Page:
Lone-wolf attacks raise concern about new trend in terror
After incidents in London, Paris, Brussels and Michigan, the risk of similar low-tech, copycat attacks is triggering alarm.
Test of unity. A sign is placed near flowers on a memorial for victims in the London Bridge area of London. (AP)
2017/06/25 Issue: 112 Page: 1
The Arab Weekly
London- A series of lone-wolf attacks, both by radical Islamists and anti-Muslim individuals in the West, raised concerns that the global war on terror is entering a dangerous new phase.
After incidents in London, Paris, Brussels and Michigan, the risk of similar low-tech, copycat attacks is triggering alarm. This has been accompanied by an increase in right-wing anti-Muslim sentiment.
The number of people arrested on suspicion of Islamist terrorism in Europe rose in 2016 for the third year in a row, a report by the European Union’s police agency Europol confirmed. The report noted a rise in violence attributed to right-wing groups.
The report said that Europe’s far-right was exploiting terrorist attacks “to induce public opinion to adopt its xenophobic and Islamophobic position.” In 2017, that exploitation had led to right-wing terrorist attacks targeting Muslims, as seen in the Finsbury Park mosque attack in London.
“I want to kill all Muslims,” Darren Osborne, 47, allegedly shouted after driving a van into a group of Muslims. The attack bore similarities to Islamic State (ISIS)-inspired attacks, such as those carried out last year in Nice and Berlin.
Far-right extremists and white supremacists, not just in Britain but across Europe and the United States, took to social media to call for similar attacks. ISIS also sought to exploit Islamophobic attacks, calling on supporters to “wake up” and fight back.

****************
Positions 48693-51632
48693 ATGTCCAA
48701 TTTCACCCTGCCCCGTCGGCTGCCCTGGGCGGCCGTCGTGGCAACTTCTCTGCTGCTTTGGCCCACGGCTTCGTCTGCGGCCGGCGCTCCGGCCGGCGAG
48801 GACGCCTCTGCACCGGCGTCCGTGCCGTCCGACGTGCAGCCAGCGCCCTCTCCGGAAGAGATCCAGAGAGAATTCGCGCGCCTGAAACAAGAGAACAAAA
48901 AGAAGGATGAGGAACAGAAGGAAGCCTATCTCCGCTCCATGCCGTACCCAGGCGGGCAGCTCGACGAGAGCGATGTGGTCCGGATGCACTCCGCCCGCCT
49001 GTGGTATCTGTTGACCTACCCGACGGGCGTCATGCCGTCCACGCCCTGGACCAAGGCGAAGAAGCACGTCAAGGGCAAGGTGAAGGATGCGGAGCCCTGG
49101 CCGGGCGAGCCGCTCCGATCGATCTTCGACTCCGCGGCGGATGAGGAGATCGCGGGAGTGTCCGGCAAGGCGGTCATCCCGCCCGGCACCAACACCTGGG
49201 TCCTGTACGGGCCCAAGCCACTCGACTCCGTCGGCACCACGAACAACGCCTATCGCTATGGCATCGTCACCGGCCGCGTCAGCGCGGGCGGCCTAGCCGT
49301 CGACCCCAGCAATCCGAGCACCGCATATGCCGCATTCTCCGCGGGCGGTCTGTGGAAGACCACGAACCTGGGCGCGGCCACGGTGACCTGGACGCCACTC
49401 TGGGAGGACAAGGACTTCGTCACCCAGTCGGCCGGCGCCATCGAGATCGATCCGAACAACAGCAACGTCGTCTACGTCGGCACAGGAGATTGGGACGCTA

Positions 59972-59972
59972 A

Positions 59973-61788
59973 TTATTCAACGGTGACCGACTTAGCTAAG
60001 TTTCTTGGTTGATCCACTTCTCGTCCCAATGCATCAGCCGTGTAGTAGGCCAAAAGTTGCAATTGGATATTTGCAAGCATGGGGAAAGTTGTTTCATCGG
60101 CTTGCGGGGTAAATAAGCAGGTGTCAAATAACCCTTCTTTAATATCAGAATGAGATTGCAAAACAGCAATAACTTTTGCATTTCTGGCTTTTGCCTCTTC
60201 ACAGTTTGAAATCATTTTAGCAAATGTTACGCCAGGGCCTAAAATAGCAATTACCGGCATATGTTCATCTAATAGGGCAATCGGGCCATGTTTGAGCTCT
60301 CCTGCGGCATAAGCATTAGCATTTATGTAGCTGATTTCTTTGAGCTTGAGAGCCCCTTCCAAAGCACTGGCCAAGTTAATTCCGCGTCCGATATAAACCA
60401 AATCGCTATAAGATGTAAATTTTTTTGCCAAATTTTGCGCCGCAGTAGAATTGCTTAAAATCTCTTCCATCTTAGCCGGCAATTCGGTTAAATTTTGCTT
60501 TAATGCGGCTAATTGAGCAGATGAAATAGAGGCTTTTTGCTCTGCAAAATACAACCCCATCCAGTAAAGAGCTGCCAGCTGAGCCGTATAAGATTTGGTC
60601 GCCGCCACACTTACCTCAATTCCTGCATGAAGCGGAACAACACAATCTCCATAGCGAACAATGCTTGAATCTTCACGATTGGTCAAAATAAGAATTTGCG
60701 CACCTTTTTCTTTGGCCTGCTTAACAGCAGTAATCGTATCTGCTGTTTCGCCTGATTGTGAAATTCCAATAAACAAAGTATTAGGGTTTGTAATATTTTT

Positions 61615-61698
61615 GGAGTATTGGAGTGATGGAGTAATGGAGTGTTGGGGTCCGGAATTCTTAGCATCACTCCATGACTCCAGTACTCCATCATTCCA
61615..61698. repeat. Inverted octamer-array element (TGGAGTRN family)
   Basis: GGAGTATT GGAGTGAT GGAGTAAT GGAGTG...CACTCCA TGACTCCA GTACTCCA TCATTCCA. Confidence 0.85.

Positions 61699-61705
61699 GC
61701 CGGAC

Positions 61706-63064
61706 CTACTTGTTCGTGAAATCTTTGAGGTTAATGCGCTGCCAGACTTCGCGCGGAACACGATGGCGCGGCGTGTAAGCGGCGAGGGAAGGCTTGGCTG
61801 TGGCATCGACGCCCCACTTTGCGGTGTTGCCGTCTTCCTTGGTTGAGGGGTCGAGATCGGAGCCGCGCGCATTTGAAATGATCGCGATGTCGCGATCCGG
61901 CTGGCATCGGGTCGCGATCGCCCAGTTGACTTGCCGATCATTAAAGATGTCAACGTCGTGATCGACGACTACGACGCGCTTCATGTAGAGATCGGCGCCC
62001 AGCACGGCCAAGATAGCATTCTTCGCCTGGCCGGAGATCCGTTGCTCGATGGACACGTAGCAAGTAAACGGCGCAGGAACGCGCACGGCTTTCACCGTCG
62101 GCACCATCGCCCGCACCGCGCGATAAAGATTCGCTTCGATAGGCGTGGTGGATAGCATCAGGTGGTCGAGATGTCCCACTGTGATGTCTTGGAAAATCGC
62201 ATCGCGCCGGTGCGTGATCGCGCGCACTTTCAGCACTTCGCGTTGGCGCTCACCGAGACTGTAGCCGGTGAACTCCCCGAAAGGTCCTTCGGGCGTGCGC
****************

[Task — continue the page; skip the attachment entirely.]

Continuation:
The addition of anti-Muslim attacks to the cycle of terror is worrying to observers who fear copycat attacks. If sustained, the cycle of anti-Western violence and its mirror anti-Muslim crimes could lead to a new wave of radicalisation and extremism.
Writing for the BBC, security correspondent Frank Gardner, a survivor of a terrorist attack, warned that extremism breeds extremism.
“The one thing that far-right anti- Muslim extremists and violent jihadists have in common is the belief that peaceful coexistence between Muslims and non-Muslims is impossible,” he said.
The only way to overcome such extremism and terrorism is unity in the face of all terrorist attacks. “The unified prayers and solidarity across communities that followed recent terror attacks are anathema to them,” Gardner said.
Speaking to Muslims and non- Muslims at a vigil outside the Finsbury Park mosque after the attack, mosque chairman Mohammed Kozbar echoed those sentiments.
“These extremists, their aim is to divide our communities… to spread hatred, fear and division,” he said. “These people can try to divide us but we tell them that we will not let you do that.”